Northern California may not be in the throes of any present gold rushes, but circa the mid-1800s, nugget fever was in full swing. It’s a state of mind cheerfully captured in Westward III, a satisfying hybrid of real-time strategy game and life simulator which sends three all-new pioneers scurrying off to tame the wild frontier. A welcome, if predictable, step forward for the franchise, it quickly provides ample reason for series vets and newcomers alike to hop back in the saddle and hit the trail.

Upon starting, you’re quickly introduced to a trio of fresh heroes: Cowgirl Polly Hatchet, handlebar-mustache-sporting general Amos Cutter and Native American adventurer Shawnee Longfeather. Whichever character you choose is quickly depicted in full 3D glory atop a virtual landscape covered in trees, scrub brush, rocks and other trappings of wild terrain.

Each scenario, housed on a single sizable map, is subdivided into quests consisting of single or multiple tasks that must be completed, e.g. dynamiting your way through mountain passes or locating lost supplies. But to accomplish these goals, you’ll first have to partake of typical real-time strategy challenges, e.g. collecting resources such as food, water, wood and gold; constructing wells, farms, granaries, saloons and other buildings; exploring remote locales; and battling it out with bandits, wolves and wild animals.

Thankfully, a comprehensive tutorial walks you through the basics of play, from movement to lassoing (selecting) multiple characters and acquiring new structures, luxuries and upgrades. As such, you’ll learn to walk before running off to trade for supplies, forage for food and expand from a one-man show to thriving staff of deputies and craftsmen.

A good thing that, as the action revolves around establishing and maintaining fragile ecosystems and economies, all while balancing the need to expand holdings and accomplish set, overarching objectives. So while your hero may have the personal goal of reconnecting with specific companions or investigating the mystery of a trading post that’s suddenly gone quiet, completing it requires thinking several steps ahead.

For example: Let’s say some ornery varmints have holed up downstream, blocking the pathway forward. To clear them out, you may have to first scavenge for spare goods or fell the odd deer or rabbit to build up enough stocks to comfortably supply the local populace with chow and lodging. Once a happy workforce is available, you can then erect a lumber mill and have townsfolk fell trees until you’ve got some wood stored up. Afterwards, spare timber becomes swappable for gold, letting you retain the services of a few guns-for-hire, who can be ordered to accompany you into battle. With their help, you’ll gain enough firepower needed to survive the shootout and claim victory.

Just one problem: If a single link in the chain breaks down – e.g. not enough laborers have been assigned to produce extra goods for sale or drought, famine, plague or fire strikes, leveling your population – the best-laid plans can come to a grinding halt. Ironically, scenarios only get more involving the further one progresses, as you attempt to grow corn and carrots; raise cattle; keep tabs on unemployed workers; spruce up homesteads with morale-boosting flower pots and fountains; enjoy attack- or productivity-boosting upgrades; reform town drunks; and manage a staff of uppity lawmen.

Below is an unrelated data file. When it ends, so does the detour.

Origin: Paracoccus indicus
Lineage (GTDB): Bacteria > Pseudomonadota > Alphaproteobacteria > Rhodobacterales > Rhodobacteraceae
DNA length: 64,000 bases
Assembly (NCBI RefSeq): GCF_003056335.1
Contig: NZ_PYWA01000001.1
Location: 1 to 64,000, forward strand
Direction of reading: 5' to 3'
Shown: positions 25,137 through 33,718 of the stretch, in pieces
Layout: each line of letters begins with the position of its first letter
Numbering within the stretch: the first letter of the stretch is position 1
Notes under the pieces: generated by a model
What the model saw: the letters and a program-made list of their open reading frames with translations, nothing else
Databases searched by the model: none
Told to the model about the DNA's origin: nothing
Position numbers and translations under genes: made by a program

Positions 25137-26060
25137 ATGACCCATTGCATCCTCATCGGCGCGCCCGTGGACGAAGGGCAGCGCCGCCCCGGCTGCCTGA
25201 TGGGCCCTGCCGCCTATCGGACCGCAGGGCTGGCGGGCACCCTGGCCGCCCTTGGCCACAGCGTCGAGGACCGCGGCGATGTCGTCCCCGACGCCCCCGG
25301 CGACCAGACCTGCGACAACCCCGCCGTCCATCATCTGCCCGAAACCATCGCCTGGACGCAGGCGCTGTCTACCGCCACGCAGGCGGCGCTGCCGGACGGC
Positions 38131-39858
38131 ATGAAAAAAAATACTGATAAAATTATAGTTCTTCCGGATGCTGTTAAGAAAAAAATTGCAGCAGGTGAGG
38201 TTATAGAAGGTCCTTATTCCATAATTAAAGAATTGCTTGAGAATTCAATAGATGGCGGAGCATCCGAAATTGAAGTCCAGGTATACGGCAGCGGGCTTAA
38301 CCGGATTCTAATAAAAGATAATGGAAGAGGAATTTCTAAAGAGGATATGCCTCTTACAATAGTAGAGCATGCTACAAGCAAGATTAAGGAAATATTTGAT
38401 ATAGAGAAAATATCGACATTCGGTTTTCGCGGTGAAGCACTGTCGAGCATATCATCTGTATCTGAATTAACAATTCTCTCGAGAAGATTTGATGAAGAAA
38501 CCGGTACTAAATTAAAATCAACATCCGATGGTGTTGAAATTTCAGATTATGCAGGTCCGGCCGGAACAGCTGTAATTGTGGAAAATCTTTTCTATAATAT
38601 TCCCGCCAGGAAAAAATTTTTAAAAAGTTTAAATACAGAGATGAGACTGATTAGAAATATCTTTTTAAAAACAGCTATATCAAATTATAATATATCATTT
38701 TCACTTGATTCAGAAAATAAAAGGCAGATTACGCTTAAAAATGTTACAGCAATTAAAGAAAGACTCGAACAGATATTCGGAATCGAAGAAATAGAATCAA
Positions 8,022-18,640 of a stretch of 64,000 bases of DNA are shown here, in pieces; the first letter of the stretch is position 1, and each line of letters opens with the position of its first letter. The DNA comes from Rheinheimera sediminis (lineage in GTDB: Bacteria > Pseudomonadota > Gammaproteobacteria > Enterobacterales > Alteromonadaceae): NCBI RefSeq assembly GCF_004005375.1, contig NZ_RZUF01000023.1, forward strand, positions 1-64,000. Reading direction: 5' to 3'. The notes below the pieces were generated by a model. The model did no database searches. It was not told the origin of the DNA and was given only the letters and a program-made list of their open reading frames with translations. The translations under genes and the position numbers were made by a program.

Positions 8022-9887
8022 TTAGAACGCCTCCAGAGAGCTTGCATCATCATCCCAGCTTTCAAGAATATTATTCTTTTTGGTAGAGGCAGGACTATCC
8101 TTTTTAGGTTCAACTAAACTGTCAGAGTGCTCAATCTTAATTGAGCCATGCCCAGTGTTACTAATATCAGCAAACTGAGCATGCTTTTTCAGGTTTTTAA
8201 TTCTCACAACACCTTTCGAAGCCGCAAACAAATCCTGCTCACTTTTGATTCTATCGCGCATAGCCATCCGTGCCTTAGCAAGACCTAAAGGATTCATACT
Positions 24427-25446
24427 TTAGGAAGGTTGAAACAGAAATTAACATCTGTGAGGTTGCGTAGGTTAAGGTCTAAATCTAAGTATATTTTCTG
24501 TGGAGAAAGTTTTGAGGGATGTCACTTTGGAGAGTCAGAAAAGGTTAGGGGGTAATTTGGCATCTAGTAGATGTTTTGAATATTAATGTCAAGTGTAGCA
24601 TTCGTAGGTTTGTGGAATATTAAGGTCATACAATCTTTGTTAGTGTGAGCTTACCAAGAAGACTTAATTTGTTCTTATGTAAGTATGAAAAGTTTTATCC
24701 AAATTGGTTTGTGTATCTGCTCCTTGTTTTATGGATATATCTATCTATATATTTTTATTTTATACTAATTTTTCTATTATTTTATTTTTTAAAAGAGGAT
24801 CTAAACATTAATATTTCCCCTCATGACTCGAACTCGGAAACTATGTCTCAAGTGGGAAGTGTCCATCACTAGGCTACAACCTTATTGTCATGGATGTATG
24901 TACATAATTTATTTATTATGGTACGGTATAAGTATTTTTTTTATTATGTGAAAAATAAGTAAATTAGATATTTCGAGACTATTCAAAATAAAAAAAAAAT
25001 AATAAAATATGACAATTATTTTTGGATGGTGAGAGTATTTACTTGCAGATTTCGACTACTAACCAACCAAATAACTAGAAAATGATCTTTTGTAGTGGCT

Consider it a small mercy that a variety of helpful on-screen notifications, visual alerts and one-click commands (plus a nifty mini-map that lets you quickly jump to positions of interest, i.e. quest-giving characters or areas under bandit attack) are at your fingertips.

If things sound complicated, don’t be scared. Almost everything’s controlled with the mouse, clearly-defined icon-based menus aid in navigation and a comfortable learning curve scales difficulty level and mission scope at a pace suitable for even total greenhorns. As such, you can take time to savor the many sights and sounds of a bustling township as structures are slowly erected before one’s eyes and citizens happily shout to acknowledge when orders are assigned. Brightly colored, finely detailed and generous with its humor (see: female gunslingers who yelp “you got it, sugar” in gravelly-voiced baritones, your sidekick “Redd” Baron, structures named “Best Tent Ever,” etc.), the title’s actually a pleasure to watch and enjoy.

Mind you, unfortunate issues which have dogged the series in the past again rear their head, while fresh hiccups may also vex. Difficulty levels can unexpectedly spike at times. Objectives aren’t always clearly explained. Speech samples are repeated to the point of obnoxiousness. Pathfinding issues sometimes prevent units from reaching their assigned destination. Even with optional quest restart options, you may waste considerable effort on stages before it becomes obvious you’ve reached an impasse. There’s no speeding up the passage of time, demanding you needlessly wait time and again for resources to amass and combat to resolve. And while holding the space bar lets you rotate the camera, smaller objects (e.g. chunks of meat) can still get lost behind 3D background scenery.

But the reality is simply as follows: Occasional rough edge aside, the stunningly rendered and sweeping Southwestern-flavored soundtrack bolstered Westward III promises countless hours of happy adventuring on the open range. That goes double when you factor in collectible trophies and support for open-ended Sandbox play in three separate forms (relaxed pace scenarios, disaster-dodging options and bandit-foiling escapades, to be specific). As such, it’s sure to have fans of frontier escapades, tactical challenges and virtual dollhouses all screaming “yee-haw” with excitement, indeed.